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"It's Undeniable These Are Cowboys. They're Real," Black Photographer Dives Into Black Rodeo

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Kamila Kudelska
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Ivan McClellan stands in front of Three Kings at the Buffalo Bill Center of the West.

A new exhibit at the Buffalo Bill Center of the West focuses on Black cowboys and rodeos: Eight Seconds: Black Cowboys In America. Wyoming Public Radio's Kamila Kudelska spoke with photographer Ivan McClellan about his work, and the first Black rodeo he went to in Oklahoma.Ivan McClellan: I got out of my car and saw 2,000 Black cowboys there and I was just enamored of the culture immediately. The way the people dressed. The way that people wore braids, people had long acrylic nails, there was hip hop music playing. Like, it just completely shattered my conceptions of like what a rodeo was, and really expanded my idea of like what Black people can be. So I just got really fascinated with documenting that culture and kept going to rodeos over and over and over again for the next few years.

Kamila Kudelska: Wow, and had you ever been to a rodeo before that?

IM: Yeah, I grew up in Kansas. So we would go to the American Royal. I remember it very well as a kid going there, but we never went to Black rodeos.

KK: Right, so this was like a completely different aspect inside and culture of it.

IM: I grew up around Black men that farmed, Black men that raised cattle, but I never called them a cowboy. Because he was Black. And I was like, 'Black people aren't cowboys.' I just kind of had that idea in my head. And it wasn't until I went to this rodeo and I saw people roping and wrestling steers and riding bulls and wearing Stetsons and all of that stuff, but they were all Black that I was like, 'It's undeniable these are cowboys. They're real.' You know, I just had to kind of accept that in my mind.

KK: It sounds like for you, at one point, cowboy meant something different.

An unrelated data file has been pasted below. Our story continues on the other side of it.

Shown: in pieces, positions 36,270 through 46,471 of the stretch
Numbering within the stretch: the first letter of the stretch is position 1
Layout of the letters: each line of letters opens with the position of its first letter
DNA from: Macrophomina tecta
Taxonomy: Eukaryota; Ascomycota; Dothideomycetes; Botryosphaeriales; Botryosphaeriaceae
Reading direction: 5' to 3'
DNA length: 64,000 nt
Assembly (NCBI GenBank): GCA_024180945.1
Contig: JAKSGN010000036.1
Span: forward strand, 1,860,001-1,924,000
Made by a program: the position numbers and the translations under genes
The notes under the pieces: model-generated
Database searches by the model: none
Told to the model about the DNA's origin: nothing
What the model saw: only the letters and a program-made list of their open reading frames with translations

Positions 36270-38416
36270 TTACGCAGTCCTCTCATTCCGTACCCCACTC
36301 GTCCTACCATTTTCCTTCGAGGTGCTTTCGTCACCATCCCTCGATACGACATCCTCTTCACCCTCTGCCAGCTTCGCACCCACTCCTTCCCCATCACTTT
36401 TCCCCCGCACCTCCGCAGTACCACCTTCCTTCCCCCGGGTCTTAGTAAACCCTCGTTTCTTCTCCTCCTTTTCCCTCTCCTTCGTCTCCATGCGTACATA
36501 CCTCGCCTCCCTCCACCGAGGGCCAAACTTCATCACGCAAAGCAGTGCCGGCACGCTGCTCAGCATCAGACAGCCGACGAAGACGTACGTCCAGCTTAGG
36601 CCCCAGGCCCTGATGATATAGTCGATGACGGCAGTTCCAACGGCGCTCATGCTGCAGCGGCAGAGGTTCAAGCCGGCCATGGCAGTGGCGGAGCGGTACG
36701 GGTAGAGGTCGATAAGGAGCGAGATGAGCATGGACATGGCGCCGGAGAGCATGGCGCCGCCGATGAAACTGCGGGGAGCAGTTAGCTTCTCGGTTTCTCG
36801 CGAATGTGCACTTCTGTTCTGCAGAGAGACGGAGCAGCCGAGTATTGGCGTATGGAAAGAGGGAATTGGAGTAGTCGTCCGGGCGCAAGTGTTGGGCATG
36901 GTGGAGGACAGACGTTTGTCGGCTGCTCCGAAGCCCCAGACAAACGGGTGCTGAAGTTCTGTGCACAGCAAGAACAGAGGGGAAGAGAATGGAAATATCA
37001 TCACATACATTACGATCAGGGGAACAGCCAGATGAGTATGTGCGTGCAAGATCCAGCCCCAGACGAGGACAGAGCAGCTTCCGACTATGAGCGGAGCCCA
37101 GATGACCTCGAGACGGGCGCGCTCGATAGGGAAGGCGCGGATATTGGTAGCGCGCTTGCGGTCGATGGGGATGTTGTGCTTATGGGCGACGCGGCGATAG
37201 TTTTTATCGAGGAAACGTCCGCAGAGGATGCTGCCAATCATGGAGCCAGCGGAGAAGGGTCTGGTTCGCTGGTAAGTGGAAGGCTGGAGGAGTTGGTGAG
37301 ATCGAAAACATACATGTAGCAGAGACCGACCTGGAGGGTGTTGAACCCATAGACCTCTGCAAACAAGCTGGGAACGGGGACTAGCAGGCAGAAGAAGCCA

IM: The only Black cowboys that [I] ever saw was like Cowboy Curtis on Pee-wee's Playhouse or Blazing Saddles. I seen cowboys that were more like a joke. You know, I saw like Sinbad and the Cherokee kid. And I just thought that the only real cowboys are white, you know, like, they look like John Wayne, they wore chaps, they wore spurs, they live in a place like Wyoming, on big plains and big ranches. And just like coming to realize that Black cowboys were a lot more accessible as an adult, you know, realize it like you could be a Black cowboy and live in the middle of Philadelphia, you know, they live in big cities. They rodeo you know, they ride trucks, they do a lot of the things that you expect the cowboy to do, but a lot of the stereotypes are kind of broken. And you see guys riding horses in Jordans, and you see guys riding horses in basketball shorts with no shirt on and gold chains and earrings. And, you know, they look like a figure that you would expect to see in a rap video or you expect to see out of hip hop culture, but they're absolutely cowboys. They raise horses, they live on farms. And so it really kind of shattered a lot of my own conceptions and really forced me to kind of mature my thought process there.

KK: Is there a specific picture or a specific moment that kind of, when you've been at one of these rodeos, that kind of exemplifies to you like, why this matters?